Don Williams
Photo by Justin Williams

Don Williams is a prize-winning columnist, blogger, fiction writer, sometime TV commentator, and is the founder and editor emeritus of New Millennium Writings, an annual anthology of stories, essays and poems. His awards include a National Endowment for the Humanities Journalism Fellowship at the University of Michigan, a Golden Presscard Award from Sigma Delta Chi Society of Professional Journalists, a best Commentary Award from SDC, Best Feature Writing from the Associated Press Tennessee Managing Editors, the Malcolm Law Journalism Prize from the Associated Press, Best Non-Deadline Reporting from the United Press International, Best Novel Excerpt from the Knoxville Writers Guild, a Peacemaker Award from the Oak Ridge Environmental Peace Alliance, five Writer of the Month Awards from the Scripps Howard Newspaper chain, and many others. In 2011 he was inducted into the East Tennessee Writers Hall of Fame. His 2005 book of journalism, Heroes, Sheroes and Zeroes is under revision for a second printing, and he is at work on a novel and a book of journalism. His columns appear at and have been featured at many other well-known websites. To run his column, gratis, at your website, post this link to a dedicated spot: Need a speaker, panelist, tv commentator or teacher for your group or to lead a writing workshop, in your town? Email

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Flag-burning ignites heated debate
(Copyright by Don Williams, All rights reserved   07/29/2005)

So why do you think that Maryville kid burned the flag? my friend asked as we cleaned up the litter from bottle rockets that some teens had set off in the street.

I wouldn't presume to answer for him, I said. But let's get our facts straight. He's not a kid—he's an adult. And he didn't just burn a flag. He stole it from somebody's yard and made a mess with it.

Sure, and he's spent nine days in jail—time enough already I'd say--but it's not the stealing and littering that has people all hot and bothered. If he'd just stole it, you'd write it off as a teenage prank, slap his hand and send him home. But he burned it too.

Do we have to go there? I stuffed a handful of Roman candle husks into a bag.

We already did, my friend said. Don't you read your own newspaper? Big headline: “Flag-burner's parents mystified by behavior.”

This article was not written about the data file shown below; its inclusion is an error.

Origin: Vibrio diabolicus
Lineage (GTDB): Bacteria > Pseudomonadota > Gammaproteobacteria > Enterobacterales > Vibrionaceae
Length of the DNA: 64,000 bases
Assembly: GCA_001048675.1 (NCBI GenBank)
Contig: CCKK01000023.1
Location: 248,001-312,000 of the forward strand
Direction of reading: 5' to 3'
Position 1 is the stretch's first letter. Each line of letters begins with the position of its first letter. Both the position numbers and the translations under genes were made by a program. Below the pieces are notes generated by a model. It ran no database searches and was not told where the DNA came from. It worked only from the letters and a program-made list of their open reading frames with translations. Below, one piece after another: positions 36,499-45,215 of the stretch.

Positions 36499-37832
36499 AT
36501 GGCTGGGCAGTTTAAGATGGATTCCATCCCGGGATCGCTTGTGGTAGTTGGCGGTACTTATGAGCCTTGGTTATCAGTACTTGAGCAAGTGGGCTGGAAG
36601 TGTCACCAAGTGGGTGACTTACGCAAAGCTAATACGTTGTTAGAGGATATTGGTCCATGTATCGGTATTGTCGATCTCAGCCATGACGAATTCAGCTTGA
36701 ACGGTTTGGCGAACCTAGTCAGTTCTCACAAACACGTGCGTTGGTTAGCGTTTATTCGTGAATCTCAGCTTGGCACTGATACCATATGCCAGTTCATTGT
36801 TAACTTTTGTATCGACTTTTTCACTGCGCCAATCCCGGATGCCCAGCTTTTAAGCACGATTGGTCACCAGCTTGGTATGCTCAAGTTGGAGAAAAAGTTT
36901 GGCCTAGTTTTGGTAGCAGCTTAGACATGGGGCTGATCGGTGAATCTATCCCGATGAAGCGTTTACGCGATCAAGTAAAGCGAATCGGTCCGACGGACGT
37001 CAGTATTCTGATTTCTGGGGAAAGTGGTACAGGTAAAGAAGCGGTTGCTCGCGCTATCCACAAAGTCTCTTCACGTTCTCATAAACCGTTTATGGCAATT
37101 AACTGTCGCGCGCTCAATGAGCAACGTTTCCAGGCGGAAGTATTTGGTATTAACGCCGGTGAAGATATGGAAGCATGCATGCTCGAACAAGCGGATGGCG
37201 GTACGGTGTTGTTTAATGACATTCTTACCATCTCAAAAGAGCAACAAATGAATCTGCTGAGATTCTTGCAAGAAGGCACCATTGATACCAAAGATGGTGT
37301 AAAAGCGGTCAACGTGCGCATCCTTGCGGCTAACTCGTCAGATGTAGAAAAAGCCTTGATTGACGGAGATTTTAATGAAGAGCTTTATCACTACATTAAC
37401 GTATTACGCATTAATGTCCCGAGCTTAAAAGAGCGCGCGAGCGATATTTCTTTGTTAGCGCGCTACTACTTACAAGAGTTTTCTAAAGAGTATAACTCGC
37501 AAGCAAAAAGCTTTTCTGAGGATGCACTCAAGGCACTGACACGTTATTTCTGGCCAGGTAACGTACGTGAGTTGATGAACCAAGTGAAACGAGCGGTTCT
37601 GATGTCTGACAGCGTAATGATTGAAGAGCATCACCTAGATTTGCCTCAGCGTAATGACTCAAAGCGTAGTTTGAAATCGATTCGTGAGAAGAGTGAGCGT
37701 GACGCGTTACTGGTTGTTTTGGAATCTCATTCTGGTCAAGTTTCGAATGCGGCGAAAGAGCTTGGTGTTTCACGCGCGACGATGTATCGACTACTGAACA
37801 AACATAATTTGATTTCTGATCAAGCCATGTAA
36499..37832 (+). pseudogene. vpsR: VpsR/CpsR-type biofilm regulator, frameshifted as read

Yeah, I believe they blamed it on the booze. Kid got drunk, burned a flag, so what? It was the booze talking.

I don't buy that. You don't torch a flag on the Fourth of July just for kicks. If you're sober enough to do that, you're sober enough to know what you're doing. Imagine holding a flame up against the threads of a flag.

I couldn't do it.

I should hope not. But then, you get to have your say every week. But what if you were a kid worried about the future of the world and your own place in it, as kids tend to do, and if you'd read enough to know our government's been lying to us—

There's no indication the kid had studied on any of that.

--then in some alcoholic haze your anger might come out and you might burn a flag even if you only dimly knew you were making a statement. And face it, burning a flag makes a statement. Supreme Court says it's a form of protected speech.

How's that?

Think about it. Old Glory was all over the TV and newspapers when we went into Iraq, and you see it in front yards—as in this case--and flying from SUVs and printed on decals stuck on the backs of vans. And when you see it in those places you think, here's somebody who loves our country, right? But what if you thought our government was perverting the flag—changing its very meaning--by committing bad acts in the name of God and country?

Bad acts?

Well, yes, what if our leaders lied about the reasons we went to war in Iraq. And what if the government exposed a CIA agent in an attempt to cover up some of those lies? And what if the government encouraged abusing prisoners they mostly picked up at random, like the old woman they rode like a donkey in Abu Ghraib and the boys they degraded sexually and sicced the dogs on and hooked up to electrodes? And what if you'd read that the government used napalm and shells made from depleted uranium in places like Fallujah, and that some people had lined their pockets with the $200 billion plus we've committed to the war and the hundreds of billions more in military outlays? And what if our leaders had put millions of people at risk by ignoring global warming for the past quarter-century? And ran up a huge national debt to Japan and China in the name of tax relief? And what if you read Dick Cheney had secretly drawn up contingency plans to nuke Iran, as “The American Conservative” magazine reported recently, and you heard that we were building a bunch of permanent military bases in Iraq up near the oilfields, and what if some experts were saying the return of a military draft is inevitable and you were only 18 and such hints and allegations were stewing in your brain and you were tired of all the mindless flag-waving and….

OK, assuming the kid was even remotely aware of such things, what's your point?

All I'm saying is….


Kid's got a right to his opinion.